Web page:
“To be sure, every citizen of Nigeria inclusive of Judicial Officers, are entitled to the protection of the law and a key provision of the Constitution is the presumption of innocence, as enshrined in Section 36(5) of the Constitution (as amended). I must also remind us that the Seven Judges like all other persons are entitled to a fair hearing as stipulated in Section 36 of the Constitution. As such, it would be presumptive and indeed preemptive to sanction the said judges without exhausting the proper procedure for their removal.”

“As a valuable member of the society, the Hon. CJN is certainly delighted with SERAP’s dedication to justice, fairness and justness. His Lordship also wishes to emphasize that it is indeed our collective responsibility to tackle any perceived challenges facing the Nigerian judiciary.”

“Indeed, with the support of well-meaning and eminent Nigerians such as members of SERAP, giant strides will be made towards reaching the goal of a transparent, fair and equitable system of justice. The Hon. CJN wishes you the best in your future endeavor as SERAP strives to support and entrench good governance in Nigeria”.

SERAP’s Executive Director, Adetokunbo Mumuni, had in a letter written to the NJC on October 11 expressed serious concern that “the NJC has for many years failed to appropriately deal with several cases of corrupt judges by failing to refer those cases to the EFCC and ICPC for prosecution. Many of these suspected corrupt judges are still alive and their cases should be promptly referred to the anti-corruption agencies. The NJC under your leadership should seize the opportunity of the just released 7 judges to comprehensively address corruption in the judiciary”.

SERAP said that it believed that “the NJC is in the best position to tackle corruption within the judiciary, and to ensure the application of appropriate disciplinary and legal measures in the cases of the released seven judges and other judges suspected of engaging in corruption”.

Don’t Lose Faith In Judiciary, CJN Urges Nigerians

CJN, Recession, Nigeria, Mahmud Mohammed, judiciaryThe Chief Justice of Nigeria, Justice Mahmud Mohammed, has called on Nigerians not to lose faith and confidence in the Nigerian judiciary.

The CJN reiterated that despite the current misunderstanding between the National Judicial Council and the Directorate of the State Services (DSS), the Judiciary still continues to maintain cordial relations with the other arms of government.

Justice Mohammed said that the call by the President of the Nigerian Bar Association, Abubakar Mahmoud to suspend the judges who are currently under investigation, was unnecessary and hasty.

He pointed out that the said judicial officers are still being investigated by the DSS.

The Chief Justice of Nigeria added that the DSS is yet to forward any complaint or any official communication regarding the seven judges to the National Judicial Council.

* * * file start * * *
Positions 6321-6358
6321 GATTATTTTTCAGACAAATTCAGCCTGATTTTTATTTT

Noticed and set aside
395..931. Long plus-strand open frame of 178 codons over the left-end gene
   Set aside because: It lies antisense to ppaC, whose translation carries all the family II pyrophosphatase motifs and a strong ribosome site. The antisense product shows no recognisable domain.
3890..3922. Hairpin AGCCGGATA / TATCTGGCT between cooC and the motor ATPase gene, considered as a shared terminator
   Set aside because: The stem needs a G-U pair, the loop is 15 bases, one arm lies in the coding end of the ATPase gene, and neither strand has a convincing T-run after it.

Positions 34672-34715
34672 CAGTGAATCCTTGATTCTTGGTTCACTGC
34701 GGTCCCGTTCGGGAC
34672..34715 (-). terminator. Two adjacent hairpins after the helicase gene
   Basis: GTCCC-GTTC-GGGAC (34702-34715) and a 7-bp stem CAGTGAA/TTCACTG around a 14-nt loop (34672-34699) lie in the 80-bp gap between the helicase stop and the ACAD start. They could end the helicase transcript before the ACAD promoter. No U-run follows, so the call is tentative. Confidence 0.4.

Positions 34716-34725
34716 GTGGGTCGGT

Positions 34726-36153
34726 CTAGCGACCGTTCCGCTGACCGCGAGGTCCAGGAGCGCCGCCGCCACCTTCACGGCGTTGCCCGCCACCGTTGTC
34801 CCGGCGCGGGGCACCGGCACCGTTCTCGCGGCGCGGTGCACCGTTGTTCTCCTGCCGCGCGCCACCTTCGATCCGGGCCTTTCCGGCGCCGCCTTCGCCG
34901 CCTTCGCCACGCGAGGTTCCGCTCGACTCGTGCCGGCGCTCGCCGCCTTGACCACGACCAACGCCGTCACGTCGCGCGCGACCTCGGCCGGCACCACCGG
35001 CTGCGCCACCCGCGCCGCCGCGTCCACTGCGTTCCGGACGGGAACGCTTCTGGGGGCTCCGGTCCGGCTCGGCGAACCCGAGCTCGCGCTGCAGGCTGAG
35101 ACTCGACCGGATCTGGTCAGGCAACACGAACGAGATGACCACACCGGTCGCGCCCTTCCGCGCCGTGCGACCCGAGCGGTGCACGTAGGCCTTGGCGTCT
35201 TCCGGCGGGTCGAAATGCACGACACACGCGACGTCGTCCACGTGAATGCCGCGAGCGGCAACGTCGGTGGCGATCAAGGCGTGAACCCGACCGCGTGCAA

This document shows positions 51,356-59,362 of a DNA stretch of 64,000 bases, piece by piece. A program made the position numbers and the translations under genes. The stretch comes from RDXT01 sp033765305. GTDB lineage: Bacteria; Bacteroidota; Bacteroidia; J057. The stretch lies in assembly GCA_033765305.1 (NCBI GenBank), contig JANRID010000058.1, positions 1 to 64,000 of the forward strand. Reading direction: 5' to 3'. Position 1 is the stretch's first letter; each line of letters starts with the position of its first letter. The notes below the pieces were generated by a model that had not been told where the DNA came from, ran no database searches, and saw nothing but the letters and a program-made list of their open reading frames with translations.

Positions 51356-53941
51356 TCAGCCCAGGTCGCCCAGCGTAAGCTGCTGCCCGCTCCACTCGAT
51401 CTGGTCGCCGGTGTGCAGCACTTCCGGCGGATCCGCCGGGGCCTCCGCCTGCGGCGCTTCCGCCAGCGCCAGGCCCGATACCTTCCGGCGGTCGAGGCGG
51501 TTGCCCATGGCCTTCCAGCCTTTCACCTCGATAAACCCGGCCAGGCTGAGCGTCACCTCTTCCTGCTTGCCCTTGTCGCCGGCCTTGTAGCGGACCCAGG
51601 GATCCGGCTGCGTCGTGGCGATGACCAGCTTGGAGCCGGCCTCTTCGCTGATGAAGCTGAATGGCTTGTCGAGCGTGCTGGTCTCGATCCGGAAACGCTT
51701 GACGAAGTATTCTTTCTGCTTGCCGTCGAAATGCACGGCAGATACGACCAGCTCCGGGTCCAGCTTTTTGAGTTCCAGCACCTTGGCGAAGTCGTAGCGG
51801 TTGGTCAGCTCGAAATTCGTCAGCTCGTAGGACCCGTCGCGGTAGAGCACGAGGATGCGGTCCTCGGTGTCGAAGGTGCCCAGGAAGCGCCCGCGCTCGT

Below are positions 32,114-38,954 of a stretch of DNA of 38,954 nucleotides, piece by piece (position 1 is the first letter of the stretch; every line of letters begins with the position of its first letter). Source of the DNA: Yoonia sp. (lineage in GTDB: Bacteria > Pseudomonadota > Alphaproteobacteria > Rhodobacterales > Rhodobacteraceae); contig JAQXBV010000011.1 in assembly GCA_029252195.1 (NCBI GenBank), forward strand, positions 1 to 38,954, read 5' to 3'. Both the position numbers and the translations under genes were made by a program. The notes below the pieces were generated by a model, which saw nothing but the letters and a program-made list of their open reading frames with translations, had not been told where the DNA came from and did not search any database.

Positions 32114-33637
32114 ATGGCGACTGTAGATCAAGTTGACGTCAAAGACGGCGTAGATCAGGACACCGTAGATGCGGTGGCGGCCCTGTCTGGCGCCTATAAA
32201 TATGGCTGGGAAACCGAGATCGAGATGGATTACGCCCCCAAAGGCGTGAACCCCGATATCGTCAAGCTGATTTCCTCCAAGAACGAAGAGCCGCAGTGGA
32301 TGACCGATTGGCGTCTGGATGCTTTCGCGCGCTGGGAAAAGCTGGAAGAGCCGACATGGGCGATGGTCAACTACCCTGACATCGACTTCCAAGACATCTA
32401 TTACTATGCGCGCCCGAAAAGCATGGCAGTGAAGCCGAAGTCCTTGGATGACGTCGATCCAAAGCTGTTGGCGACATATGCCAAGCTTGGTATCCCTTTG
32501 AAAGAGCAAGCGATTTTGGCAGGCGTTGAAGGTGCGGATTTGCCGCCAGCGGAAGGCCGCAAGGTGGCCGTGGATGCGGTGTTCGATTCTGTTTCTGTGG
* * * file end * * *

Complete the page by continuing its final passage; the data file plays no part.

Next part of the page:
However, some of the affected judges have already been investigated by the NJC, which found some culpable and recommended their removal from office by dismissal or retirement to the President.

He also stated in clear terms that the ‘sting’ operations carried out by the DSS in October 2016 was certainly an assault on the independence of the Nigerian Judiciary even though, the Judiciary fully supports the anti-corruption drive.

CJN Advocates Judiciary, Financial Sector Partnership To End Nigeria’s Recession

CJN, Recession, NigeriaThe Chief Justice of Nigeria (CJN), Mahmud Mohammed, has called for collaboration between the judiciary and the financial sector to resolve the nation’s economic challenges.

Justice Mohammed made the call when he announced that the judiciary was developing a multi-track justice delivery system that embraces “alternative dispute resolution”.

He made the announcement at a seminar for judges organised by the Nigerian Deposit Insurance Corporation (NDIC) in Abuja, Nigeria’s capital.

The Chief Justice believed that the judiciary could step up its processes by collaborating with the financial sector.

He stated that one way of delivering speedy and amicable justice was the alternative dispute resolution.

Justice Mohammed was optimistic that the banking sector would embrace initiative for an efficient and effective collaboration with the judiciary.

The Judges’ Sensitisation Seminar was attended by High Court judges across the 36 states of the federation and the Federal Capital Territory.

The Managing Director of NDIC, Umaru Ibrahim, informed the gathering that the meeting was convened to create a synergy between the judicial officers and the financial sector, especially in the light of Nigeria’s economic recession.

Judicial Council Recommends Retirement Of Two Judges As Sanction

Mahmud-Mohammed suspends JudgesThe National Judicial Council (NJC), under the chairmanship of the Chief Justice of Nigeria, Mahmud Mohammed, has recommended the compulsory retirement of two judges from office.

A statement by a spokesman for the NJC, Soji Oye, said recommendations were given for the immediate retirement of Justice Gbaja-Biamila of Lagos State High Court pursuant to findings by the council on allegations contained in petitions written against him by Mr Candide Johnson.

Mr Johnson had accused him of delivering judgment 22 months after written addresses were adopted which the council said was contrary to the constitutional provisions that judgments should be delivered within a period of 90 days.